Kicking Horse Mountain Resort, Canada
Kicking Horse was once the haven of heliskiers and riders. Now development is creating one of Canada’s most significant new resorts.
Kicking Horse Mountain Resort in interior British Columbia is a jeweled crown in the making—a true work in progress. It’s on Highway 1, just 48 miles west of Lake Louise between Kootenay and Glacier national parks in the town of Golden. The once locally owned day hill is undergoing a huge infusion of money from its new owners, the Netherlands-based construction giant Ballast Nedam International, a company that traditionally builds dams and bridges.
Originally run by local volunteers and known as Whitetooth, Ballast Nedam renamed this potentially world-class ski area Kicking Horse and transformed the site, adding two new lifts including a bottom-to-top gondola, two ski lodges, its first slopeside lodging and other amenities. Their goal is to make this resort one of the largest ski areas in North America.The name Kicking Horse has its origins in a near-fatal accident suffered in an 1858 expedition to discover a route through the mountains for the railroad. In an effort to retrieve a recalcitrant pack horse, Sir James Hector was kicked so severely that he was thought dead and almost buried by his guides. When he later discovered the desired pass through the mountains, the nearby river and pass were named after his kicking horse in his honor.
Kicking Horse Mountain Resort’s peaks were once prime heliskiing terrain, a vast wilderness ripe with other peaks that are still used for heliskiing and snowcat skiing. What Mother Nature has provided in her “eagle eye” views from the top of the ski area combined with its natural ski terrain make it hard for skiers and riders to resist.
The resort is situated amongst three mountain ranges—the Purcells, the Selkirks and the Canadian Rockies, a region full of national parks in every direction—Banff, Jasper, Glacier, Kootenay, Yoho and Mt. Revelstoke.
The resort has a hardcore reputation. As with many other resorts with steep terrain, the avalanche danger at Kicking Horse is ever present, so ski and ride with care and respect for the mountain. The resort benefits from its location by missing wetter weather that can plague its southern B.C. neighbors. It gets lots of snow, though it can be heavy powder.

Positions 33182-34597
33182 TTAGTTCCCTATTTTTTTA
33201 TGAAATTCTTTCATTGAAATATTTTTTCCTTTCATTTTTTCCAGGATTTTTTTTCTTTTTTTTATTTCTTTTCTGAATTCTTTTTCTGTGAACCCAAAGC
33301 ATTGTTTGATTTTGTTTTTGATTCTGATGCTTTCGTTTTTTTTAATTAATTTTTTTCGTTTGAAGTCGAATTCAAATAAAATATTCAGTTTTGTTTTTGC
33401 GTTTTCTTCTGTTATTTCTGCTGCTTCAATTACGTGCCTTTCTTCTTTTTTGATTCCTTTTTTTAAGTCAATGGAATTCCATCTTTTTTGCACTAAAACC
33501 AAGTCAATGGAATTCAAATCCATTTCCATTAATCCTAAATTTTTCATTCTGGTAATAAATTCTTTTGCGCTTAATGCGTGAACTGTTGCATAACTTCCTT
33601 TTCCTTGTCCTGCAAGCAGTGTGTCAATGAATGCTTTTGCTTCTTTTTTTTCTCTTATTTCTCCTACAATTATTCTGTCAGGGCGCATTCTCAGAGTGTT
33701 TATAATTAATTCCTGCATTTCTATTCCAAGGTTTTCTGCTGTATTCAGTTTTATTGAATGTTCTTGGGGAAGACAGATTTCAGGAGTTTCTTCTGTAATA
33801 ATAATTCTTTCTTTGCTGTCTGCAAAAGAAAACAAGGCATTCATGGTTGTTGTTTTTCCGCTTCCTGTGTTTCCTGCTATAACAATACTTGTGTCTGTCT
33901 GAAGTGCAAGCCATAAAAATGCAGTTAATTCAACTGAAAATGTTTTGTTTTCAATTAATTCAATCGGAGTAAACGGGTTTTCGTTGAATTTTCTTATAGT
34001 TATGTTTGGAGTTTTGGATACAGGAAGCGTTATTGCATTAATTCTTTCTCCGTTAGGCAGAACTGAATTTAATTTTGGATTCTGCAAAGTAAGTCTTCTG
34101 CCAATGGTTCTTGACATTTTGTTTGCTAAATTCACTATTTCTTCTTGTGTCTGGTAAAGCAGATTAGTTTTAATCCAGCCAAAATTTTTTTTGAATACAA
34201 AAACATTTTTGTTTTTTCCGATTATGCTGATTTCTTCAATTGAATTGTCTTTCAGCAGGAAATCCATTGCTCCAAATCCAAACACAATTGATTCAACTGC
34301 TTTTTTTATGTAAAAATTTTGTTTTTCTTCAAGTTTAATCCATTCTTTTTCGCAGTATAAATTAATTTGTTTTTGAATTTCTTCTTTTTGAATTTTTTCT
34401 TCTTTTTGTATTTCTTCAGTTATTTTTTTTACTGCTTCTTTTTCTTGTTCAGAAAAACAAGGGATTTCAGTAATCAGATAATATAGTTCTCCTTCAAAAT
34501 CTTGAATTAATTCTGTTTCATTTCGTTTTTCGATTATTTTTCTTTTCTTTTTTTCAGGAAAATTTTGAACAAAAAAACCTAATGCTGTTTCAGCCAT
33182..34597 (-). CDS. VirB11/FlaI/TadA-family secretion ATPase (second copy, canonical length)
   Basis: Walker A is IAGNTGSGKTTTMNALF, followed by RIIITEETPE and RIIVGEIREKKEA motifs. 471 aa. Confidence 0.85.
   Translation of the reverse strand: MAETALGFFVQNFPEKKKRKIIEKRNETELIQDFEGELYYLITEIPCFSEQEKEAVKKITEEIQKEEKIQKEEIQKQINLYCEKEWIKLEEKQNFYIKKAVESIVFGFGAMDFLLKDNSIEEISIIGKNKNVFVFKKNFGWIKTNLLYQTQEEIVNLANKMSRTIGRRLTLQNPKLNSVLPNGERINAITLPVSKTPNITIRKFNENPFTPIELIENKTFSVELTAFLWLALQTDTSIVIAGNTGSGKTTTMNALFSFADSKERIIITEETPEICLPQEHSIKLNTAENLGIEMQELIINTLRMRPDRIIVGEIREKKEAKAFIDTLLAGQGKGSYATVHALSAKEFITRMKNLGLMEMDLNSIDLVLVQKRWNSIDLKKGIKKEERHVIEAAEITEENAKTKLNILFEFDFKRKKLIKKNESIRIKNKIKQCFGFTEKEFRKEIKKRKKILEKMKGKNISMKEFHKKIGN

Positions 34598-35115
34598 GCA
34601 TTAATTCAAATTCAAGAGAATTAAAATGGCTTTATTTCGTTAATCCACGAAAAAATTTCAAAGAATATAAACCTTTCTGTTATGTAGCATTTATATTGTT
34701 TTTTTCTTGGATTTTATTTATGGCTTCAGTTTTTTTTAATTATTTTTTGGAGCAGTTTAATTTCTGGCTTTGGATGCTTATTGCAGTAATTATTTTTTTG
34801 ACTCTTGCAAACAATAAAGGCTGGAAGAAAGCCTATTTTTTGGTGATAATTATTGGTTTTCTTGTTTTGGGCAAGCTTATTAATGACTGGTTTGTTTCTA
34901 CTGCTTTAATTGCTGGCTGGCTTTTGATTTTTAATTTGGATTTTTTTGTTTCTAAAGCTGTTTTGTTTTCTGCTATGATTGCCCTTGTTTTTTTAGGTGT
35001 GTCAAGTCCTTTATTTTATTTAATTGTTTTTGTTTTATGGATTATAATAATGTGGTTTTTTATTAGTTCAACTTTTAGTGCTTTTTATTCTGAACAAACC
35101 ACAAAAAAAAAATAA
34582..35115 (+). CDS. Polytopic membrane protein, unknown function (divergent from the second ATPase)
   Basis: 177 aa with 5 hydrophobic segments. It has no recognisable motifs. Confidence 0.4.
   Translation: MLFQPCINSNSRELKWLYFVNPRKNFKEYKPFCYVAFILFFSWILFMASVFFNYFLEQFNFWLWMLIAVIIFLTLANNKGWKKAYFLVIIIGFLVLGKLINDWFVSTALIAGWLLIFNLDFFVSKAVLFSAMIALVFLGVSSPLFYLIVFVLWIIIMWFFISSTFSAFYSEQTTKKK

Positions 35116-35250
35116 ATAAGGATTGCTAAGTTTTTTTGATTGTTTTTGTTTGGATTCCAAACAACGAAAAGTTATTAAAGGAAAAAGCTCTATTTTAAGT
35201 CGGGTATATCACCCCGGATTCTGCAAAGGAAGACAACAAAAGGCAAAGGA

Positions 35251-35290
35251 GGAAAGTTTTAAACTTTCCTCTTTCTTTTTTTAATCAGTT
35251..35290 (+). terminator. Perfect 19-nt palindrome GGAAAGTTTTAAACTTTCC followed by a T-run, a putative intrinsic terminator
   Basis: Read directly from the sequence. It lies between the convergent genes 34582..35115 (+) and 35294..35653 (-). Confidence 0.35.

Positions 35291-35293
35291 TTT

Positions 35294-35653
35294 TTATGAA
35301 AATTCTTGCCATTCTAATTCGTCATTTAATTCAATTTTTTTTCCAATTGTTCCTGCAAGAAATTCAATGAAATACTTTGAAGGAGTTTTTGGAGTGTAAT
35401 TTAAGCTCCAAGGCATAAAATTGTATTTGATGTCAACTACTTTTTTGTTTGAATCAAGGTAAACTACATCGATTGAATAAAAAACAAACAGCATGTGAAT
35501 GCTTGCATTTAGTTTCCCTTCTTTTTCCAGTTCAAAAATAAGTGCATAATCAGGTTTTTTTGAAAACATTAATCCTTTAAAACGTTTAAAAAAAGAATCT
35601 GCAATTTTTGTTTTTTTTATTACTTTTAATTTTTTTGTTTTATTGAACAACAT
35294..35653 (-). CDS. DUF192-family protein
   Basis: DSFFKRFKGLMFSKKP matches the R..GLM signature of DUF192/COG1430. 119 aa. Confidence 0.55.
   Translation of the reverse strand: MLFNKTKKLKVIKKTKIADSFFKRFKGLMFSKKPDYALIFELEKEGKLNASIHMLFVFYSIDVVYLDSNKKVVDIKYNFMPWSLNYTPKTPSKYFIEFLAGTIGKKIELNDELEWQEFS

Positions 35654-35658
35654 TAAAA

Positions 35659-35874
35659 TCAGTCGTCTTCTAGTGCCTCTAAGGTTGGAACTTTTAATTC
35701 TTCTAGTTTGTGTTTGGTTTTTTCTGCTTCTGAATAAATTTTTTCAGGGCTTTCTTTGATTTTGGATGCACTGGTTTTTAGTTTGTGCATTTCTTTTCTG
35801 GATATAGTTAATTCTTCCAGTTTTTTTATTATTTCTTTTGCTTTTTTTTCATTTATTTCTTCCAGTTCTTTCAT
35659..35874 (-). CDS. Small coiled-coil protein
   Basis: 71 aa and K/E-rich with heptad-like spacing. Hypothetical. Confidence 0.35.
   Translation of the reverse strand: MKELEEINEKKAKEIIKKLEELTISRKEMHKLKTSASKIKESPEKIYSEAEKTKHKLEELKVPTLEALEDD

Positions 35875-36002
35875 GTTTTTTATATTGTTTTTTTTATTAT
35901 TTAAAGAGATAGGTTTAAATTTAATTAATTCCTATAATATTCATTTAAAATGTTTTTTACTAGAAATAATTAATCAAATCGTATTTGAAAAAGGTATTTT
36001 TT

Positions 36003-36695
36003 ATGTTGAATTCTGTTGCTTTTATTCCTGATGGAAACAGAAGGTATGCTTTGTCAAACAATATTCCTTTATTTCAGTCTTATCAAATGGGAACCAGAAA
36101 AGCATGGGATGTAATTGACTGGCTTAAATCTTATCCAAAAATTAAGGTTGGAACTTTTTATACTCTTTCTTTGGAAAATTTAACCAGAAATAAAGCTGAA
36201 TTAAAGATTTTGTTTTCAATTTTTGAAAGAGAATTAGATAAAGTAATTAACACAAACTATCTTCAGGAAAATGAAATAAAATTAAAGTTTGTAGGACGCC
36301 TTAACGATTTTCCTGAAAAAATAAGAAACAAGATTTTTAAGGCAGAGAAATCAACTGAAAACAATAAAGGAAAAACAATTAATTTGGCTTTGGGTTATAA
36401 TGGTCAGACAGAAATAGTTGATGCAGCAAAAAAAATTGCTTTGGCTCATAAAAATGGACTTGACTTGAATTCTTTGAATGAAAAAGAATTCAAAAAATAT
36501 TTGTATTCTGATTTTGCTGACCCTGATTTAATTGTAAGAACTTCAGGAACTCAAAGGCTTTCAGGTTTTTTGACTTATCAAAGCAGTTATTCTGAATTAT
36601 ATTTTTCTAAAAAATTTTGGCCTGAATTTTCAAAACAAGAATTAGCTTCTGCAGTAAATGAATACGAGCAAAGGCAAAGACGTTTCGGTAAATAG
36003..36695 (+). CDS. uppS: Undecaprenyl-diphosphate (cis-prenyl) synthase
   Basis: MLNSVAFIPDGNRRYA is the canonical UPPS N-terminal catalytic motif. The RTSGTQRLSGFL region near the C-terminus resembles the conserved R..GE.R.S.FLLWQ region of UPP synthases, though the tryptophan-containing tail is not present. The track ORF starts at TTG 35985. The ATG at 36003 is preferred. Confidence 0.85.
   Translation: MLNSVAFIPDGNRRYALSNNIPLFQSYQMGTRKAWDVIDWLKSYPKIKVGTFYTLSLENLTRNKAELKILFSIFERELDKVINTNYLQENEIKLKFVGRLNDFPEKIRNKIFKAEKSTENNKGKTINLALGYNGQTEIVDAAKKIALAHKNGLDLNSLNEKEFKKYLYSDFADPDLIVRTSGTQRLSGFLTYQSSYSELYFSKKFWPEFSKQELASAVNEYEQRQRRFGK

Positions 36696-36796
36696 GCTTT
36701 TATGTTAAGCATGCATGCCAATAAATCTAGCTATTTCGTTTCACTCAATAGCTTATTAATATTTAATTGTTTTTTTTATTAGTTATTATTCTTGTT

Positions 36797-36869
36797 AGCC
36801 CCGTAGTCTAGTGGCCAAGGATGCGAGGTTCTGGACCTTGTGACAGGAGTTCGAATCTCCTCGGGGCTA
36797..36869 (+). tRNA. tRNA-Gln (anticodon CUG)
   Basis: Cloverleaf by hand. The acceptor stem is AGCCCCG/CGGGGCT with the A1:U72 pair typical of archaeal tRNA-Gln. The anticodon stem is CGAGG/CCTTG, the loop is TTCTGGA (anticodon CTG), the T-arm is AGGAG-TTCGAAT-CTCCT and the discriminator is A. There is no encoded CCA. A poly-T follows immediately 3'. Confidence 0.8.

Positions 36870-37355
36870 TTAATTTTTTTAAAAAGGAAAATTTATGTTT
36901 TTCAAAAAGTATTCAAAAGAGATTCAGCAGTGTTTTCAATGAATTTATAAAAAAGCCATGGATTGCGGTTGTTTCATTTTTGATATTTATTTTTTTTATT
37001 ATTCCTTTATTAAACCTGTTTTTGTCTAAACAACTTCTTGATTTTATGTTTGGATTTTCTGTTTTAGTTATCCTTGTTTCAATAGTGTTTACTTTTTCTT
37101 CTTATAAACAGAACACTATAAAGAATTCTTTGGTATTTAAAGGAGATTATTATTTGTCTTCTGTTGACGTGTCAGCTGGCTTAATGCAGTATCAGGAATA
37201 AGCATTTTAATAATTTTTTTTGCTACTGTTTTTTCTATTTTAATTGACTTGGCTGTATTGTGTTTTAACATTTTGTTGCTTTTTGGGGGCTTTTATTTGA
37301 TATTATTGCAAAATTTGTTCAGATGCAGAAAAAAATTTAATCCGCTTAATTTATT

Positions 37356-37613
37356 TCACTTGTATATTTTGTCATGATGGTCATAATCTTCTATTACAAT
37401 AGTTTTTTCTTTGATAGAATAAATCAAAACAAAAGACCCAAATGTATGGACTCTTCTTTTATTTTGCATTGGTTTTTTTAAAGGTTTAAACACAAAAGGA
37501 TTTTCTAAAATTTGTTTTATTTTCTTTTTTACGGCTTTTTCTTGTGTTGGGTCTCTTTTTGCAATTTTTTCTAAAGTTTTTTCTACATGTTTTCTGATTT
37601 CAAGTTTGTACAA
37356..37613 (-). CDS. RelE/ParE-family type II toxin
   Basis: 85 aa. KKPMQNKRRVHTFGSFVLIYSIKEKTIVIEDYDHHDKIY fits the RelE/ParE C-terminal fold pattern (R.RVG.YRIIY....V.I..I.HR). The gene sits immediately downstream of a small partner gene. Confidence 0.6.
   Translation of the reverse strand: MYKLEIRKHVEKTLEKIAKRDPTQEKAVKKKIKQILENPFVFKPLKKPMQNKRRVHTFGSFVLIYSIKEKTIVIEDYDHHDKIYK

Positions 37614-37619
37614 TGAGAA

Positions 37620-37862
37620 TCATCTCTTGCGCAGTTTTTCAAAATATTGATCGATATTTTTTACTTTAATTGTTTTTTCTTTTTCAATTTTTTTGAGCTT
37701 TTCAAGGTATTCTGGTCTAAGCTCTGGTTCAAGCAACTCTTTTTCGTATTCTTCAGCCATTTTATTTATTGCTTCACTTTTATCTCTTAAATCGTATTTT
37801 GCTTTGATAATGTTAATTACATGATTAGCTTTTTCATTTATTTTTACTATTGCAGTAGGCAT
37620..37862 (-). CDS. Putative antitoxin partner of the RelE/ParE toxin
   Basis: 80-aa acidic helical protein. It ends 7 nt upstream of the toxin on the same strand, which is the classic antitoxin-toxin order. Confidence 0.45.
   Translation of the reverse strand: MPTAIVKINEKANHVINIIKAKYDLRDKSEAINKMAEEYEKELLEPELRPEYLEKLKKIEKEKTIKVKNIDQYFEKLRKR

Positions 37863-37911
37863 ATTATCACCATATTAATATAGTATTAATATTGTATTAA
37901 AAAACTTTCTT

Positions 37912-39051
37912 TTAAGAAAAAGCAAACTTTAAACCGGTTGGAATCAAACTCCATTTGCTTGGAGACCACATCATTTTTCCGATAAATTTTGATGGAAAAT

The goal is to make this resort one of the largest ski resorts in North America. The resort has a 4,133-foot vertical drop, second in Canada only to Whistler Blackcomb. When its skiable acreage increases from 2,750 to 4,005 at build-out, Kicking Horse will join the ranks of Vail, Squaw Valley and Whistler Blackcomb, all monstrous when it comes to lift-accessed terrain. The resort also will soon reap the benefits of a government investment of $125 million in roadway improvements. The funding will be used to augment the highway to four lanes, improving access to the resort from the east.
Down the road, Golden is a logger’s village in the throes of a failing timber industry that sits at the foot of a developing ski hill with a very bright future. The influx of outside private and local provincial money promises to change Golden’s fortunes.
Beginner and lower-intermediate terrain is greatly improved by grooming and access. The addition of a midstation on the beginner Catamount chair accesses shorter runs. The first phase of a child-care facility offers a convenient guest service for those with kids. The resort continues its real estate development as well.
Kicking Horse Resort has extreme potential and its new owners have the vision to make it happen. The resort’s reputation has a real skiers’ mountain appeal for advanced and experts.